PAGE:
[Fun With Press Releases] Is Cosmetic Surgery a Career Investment?

Fun with Press Releases: Because sometimes the beauty industry just goes there.

This publicist says yes:


Studies have shown that attractive people have an advantage when it comes to getting hired.  In the recessed economy with so many Americans out of work does it make sense to “invest” in cosmetic surgery?  Smoothing out an angry looking furrowed brow or choosing from a myriad of lunch-hour procedures to look younger and fresher might give job-seekers more confidence and a greater probability of landing their job.

XXX Medical Institute in the XXX area has over 20 years experience as specialists in plastic surgery and eye surgeries. They are available for interviews and comments on this topic.  Dr. XXX of XXX Plastic Surgery is a XXX. area Top Doc and specializes in breast and body cosmetic surgery.  If you would like to speak to anyone on their team regarding a topic, please let us know.

I’m thinking a lot about how the recession has shaped our spending habits this week (like, remember how on Friday, I asked you about this and told you to email me? It is still true and you still should!). For so many of us, the last few years have served as a bit of a wake-up call, whether you were impacted directly and had to do some serious retrenching, or worrying that you might be made you think a little harder about how we got so addicted to buying so much stuff in the first place.

Especially clothes (me). And beauty products and services (me again). And oh yeah, pretty things for my house. Sigh.

And then here comes this press release, suggesting that spending more on cosmetic surgery is actually an investment in your financial future and as essential to your job hunt as your LinkedIn profile. Right away, I was all scoffing and how dare they? about it, because clearly, we would all be better off spending less right now, particularly when it’s money we don’t have.

But I’m also not sure the press release is so wrong. Because I hear from women every day about the pressure we face to look a certain way (usually younger, also thinner) to get and keep a job. And while I hate endorsing that pressure and saying, yes, you, cave and get the Botox, if you can’t beat ’em, you can at least look younger and stay employed! I’m also not sure there is a clear solution here, since, after all, you probably do really need that job.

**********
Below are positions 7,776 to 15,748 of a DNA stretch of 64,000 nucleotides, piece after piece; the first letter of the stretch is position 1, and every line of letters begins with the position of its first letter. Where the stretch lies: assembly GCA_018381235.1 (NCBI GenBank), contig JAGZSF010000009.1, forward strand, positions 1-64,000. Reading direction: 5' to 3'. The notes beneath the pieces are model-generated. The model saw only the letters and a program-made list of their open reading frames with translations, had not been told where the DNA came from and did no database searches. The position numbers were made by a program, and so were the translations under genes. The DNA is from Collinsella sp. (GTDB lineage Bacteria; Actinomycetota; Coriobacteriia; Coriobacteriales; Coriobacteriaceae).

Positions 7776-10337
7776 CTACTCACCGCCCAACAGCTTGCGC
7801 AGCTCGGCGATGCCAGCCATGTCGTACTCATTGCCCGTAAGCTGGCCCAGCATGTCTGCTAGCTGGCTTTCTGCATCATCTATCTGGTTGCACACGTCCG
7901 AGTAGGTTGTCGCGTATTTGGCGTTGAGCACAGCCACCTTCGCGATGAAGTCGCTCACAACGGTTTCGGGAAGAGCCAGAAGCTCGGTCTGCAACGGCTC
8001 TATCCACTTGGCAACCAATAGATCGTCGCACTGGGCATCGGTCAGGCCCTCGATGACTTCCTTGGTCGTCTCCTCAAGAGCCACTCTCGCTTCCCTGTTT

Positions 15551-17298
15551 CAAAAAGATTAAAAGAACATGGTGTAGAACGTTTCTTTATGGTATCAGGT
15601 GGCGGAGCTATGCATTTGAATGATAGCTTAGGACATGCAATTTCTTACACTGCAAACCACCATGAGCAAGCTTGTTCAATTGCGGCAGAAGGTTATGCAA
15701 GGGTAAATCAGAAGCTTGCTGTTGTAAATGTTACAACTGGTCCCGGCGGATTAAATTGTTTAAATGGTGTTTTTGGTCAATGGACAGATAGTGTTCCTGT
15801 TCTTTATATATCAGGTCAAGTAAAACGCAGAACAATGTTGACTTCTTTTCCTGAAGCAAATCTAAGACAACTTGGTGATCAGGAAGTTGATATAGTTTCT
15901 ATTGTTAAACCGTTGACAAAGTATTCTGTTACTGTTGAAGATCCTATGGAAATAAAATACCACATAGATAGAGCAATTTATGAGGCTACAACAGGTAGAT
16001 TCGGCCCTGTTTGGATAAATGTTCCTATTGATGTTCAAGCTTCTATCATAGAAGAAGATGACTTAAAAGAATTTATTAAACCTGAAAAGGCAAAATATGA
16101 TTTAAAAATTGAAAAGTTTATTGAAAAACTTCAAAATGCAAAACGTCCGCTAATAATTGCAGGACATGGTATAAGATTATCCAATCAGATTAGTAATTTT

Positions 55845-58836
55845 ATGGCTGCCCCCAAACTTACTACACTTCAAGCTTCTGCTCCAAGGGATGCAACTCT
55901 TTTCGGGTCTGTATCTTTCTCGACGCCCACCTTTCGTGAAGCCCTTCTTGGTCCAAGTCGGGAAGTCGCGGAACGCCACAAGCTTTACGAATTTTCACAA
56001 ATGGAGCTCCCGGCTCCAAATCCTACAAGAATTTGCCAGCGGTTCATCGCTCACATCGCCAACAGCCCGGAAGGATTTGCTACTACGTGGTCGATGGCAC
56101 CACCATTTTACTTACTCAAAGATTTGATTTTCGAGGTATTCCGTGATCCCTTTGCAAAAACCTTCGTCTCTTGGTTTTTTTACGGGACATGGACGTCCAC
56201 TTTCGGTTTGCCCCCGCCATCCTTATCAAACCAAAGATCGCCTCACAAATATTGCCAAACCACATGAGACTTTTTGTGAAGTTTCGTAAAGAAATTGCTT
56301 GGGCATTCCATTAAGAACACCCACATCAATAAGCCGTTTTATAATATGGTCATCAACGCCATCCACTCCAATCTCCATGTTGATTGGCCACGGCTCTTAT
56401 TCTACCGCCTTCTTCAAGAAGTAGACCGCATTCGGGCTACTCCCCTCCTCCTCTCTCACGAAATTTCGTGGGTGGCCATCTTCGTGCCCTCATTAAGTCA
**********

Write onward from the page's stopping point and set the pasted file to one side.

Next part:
So, this is a tough one. We do need this wake-up call. It is time to reassess our spending habits and think about how we want to use our money in the future. But we’re also still under a lot of these same pressures, which come with a certain price tag.

How are you navigating this? Do you find yourself spending money on beauty that you’d rather be saving — whether it’s cosmetic surgery, or something more mundane like needing to update your work wardrobe every season no matter what? Or are you conscious of making different choices now? Let’s discuss.



Filed under Beauty Labor, Fun with Press Releases

3 responses to “[Fun With Press Releases] Is Cosmetic Surgery a Career Investment?

  1. To me, getting cosmetic surgery for job retention or advancement (or really for any reason) constitutes playing a game that we can never win. Even with surgery, we might grow our paycheck a bit, but really there will always be someone younger, thinner, hotter, etc. And I hate to think of women buying into the idea that their primary value (psychological and financial) comes from how they look? Is that the reality? Maybe in some professions. But can’t we choose to fight back ?

    There are many feminisms, and there are internal conflicts in the movement and the ideology. For example, in some ways, the most feminist thing to do would be to fight back against the internalized sexism that cosmetic surgery represents by not going under the knife. But on the other hand, financial security and freedom are about as central to feminism as it gets. So there is no clear-cut answer. I look forward to reading more about your ideas, Virginia, as well as others!

    • Well said, Dana: “in some ways, the most feminist thing to do would be to fight back against the internalized sexism that cosmetic surgery represents by not going under the knife. But on the other hand, financial security and freedom are about as central to feminism as it gets.”

      That’s exactly what I’m circulating around right now. Though I certainly agree that cosmetic surgery need not be a reality in the majority of professions, I do think we’re often faced with less expensive/invasive ways of having to play the beauty game to get ahead professionally. And it often does feel like a game we’ll never win… but it’s often hard to see another option, too.

      Like I said, I’m still percolating on this one.

  2. Stephanie

    My former boss, at a large corporation, hired an image consultant for our senior executives. The female consultant told our stunningly gorgeous (think Grace Kelly) CFO that she needed to have her eyes done. Our CFO was 45 at that time and had 2 elementary school aged daughters. She told the consultant to stuff it, that she would not set that example for her girls. And added that the company didn’t hire her for her eyes, they hired her for her business experience.

    This same consultant told my boss that I was bad for his image. I had shattered my lower leg and was using a walker during my recovery. Apparently, that made him look weak. We parted ways soon after. He was subsequently fired for harassment. : )

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